Here is some truth to my writing time: I find my most productive space is right atop my mattress and boxspring with the pillows propped up behind me. Yup, I am talking about my bed, and I’m not alone, because Mindy Kaling does it too.
You see, I don’t have office space, which is probably a good thing because I get distracted working anywhere else at home. If I set up somewhere else, like the kitchen table, I’m usually staring out into the backyard or doing something else that distracts me completely.
Anyway, back to my comfy space. When I am writing fiction, I tend to set up a playlist that gets me in the mood to write. There is always some sort of sound coming out of my laptop’s speakers. Lately, I’ve been in the throes of my other work, which is web design and social media marketing, so I tend to switch audio gears a bit. As I write this post, I am half-watching/mostly listening to the dialogue from Comedians in Cars Getting Coffee. Something about the light music and dialogue that almost recreates that cafe white noise.
So, I have done some digging around online and found some great tools and resources that may help you with your writing, whether you choose write in bed like I do, in your millennial pink office or any other setting. Let’s get cracking, shall we?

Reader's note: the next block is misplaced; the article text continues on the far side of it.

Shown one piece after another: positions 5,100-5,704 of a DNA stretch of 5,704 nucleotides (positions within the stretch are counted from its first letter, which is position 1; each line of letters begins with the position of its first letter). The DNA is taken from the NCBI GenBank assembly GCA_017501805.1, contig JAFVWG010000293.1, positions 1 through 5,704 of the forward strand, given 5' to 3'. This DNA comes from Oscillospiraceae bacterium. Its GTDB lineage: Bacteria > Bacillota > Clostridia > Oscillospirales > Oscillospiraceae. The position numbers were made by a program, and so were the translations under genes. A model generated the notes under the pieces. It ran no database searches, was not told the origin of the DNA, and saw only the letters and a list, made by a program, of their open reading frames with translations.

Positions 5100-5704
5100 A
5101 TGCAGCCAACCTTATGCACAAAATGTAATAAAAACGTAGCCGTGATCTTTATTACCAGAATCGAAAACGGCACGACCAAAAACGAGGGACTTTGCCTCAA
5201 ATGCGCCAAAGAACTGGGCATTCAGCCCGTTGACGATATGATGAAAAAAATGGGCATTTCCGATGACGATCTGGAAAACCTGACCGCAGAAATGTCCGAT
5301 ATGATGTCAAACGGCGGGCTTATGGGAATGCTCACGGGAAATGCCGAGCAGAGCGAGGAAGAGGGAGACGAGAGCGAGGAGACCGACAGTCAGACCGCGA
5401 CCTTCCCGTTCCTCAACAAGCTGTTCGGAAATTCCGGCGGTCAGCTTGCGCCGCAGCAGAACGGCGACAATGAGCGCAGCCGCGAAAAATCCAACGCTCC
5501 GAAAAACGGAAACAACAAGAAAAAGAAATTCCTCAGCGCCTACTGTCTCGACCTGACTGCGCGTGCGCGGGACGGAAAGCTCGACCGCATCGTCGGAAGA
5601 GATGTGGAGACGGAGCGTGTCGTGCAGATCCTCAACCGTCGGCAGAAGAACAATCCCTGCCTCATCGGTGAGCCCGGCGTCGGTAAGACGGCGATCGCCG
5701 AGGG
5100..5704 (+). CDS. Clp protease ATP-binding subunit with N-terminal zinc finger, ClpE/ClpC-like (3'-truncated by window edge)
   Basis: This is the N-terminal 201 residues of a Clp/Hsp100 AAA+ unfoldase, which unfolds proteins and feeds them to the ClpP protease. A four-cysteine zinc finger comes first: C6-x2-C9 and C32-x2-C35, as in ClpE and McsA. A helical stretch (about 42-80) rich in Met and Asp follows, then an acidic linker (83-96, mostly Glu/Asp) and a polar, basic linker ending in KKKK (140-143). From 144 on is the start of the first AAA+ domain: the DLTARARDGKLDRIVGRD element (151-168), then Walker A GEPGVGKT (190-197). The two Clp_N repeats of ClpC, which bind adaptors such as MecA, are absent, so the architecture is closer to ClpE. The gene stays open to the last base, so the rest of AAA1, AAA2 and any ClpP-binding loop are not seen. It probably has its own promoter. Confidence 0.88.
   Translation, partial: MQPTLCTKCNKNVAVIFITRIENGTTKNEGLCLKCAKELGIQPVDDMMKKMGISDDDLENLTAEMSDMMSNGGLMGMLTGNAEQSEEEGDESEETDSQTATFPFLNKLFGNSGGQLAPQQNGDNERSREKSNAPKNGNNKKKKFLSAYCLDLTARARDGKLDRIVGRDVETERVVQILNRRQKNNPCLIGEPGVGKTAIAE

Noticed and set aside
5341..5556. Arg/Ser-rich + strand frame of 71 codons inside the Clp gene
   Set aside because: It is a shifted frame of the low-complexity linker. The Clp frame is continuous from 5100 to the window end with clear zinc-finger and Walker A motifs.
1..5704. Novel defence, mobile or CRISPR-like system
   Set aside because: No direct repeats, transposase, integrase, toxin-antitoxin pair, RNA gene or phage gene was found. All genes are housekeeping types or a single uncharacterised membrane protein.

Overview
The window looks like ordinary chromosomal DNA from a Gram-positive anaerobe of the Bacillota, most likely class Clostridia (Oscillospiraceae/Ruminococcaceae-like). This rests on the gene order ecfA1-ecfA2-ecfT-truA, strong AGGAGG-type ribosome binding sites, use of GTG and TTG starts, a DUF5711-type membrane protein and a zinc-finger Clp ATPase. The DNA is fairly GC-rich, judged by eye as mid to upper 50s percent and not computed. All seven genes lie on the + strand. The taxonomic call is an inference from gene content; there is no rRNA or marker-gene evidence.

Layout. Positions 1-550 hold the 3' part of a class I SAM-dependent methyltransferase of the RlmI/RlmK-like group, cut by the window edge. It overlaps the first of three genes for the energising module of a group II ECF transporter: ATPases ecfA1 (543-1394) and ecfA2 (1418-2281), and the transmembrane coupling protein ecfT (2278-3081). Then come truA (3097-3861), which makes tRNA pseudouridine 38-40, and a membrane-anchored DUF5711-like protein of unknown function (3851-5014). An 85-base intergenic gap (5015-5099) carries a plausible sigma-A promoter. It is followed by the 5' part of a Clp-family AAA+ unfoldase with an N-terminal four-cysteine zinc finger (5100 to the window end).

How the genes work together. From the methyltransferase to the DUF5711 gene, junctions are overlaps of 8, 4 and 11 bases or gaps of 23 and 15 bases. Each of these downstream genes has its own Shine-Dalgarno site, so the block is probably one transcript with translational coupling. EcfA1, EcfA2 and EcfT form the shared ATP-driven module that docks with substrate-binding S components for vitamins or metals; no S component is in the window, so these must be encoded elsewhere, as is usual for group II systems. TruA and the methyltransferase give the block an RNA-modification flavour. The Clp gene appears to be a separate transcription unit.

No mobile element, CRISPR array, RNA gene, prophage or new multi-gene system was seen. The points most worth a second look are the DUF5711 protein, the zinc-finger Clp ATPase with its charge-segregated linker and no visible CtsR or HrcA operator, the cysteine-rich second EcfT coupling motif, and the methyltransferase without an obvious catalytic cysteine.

Finding/making time to write
I first heard about the Pomodoro method in a Twitter chat. I was stuck in my own ways of just-trying-to-get-shit-done that I felt a new method would be a hassle to get into. I shifted my working mindset while adjusting to this method, which is allowing yourself to work in timed shifts and giving yourself brief breaks between them. Let me say when you juggle your day between website work, writing, and looking at marketing stats, you need to work in shifts and allow a brain break. It helps!
The same can be applied to just writing. Time yourself, let yourself write and go until the time is up. Give yourself a break and start at it again. Use an egg timer, your phone’s timer or this handy tomato (get it??) counter.
Getting it all together
Perhaps you’re more of the visual planner and need to see how your story will flow, or to set the stage for your settings. For the mind mapper, MindMup is a great place to start setting up your story.
If creating the home of your characters is more your thing, or you really (really) like interior design, give Room Sketcher a try.
Audio for Writers
Finally, when you need some ambient noise or mood music to help you power through a scene, take a look at Coffivity and AudioSparx. Both sites have premium options, but offer clips and pieces you can still listen to that should offer up some inspiration–that is if you don’t mind hearing “Preview” every few seconds. 🙂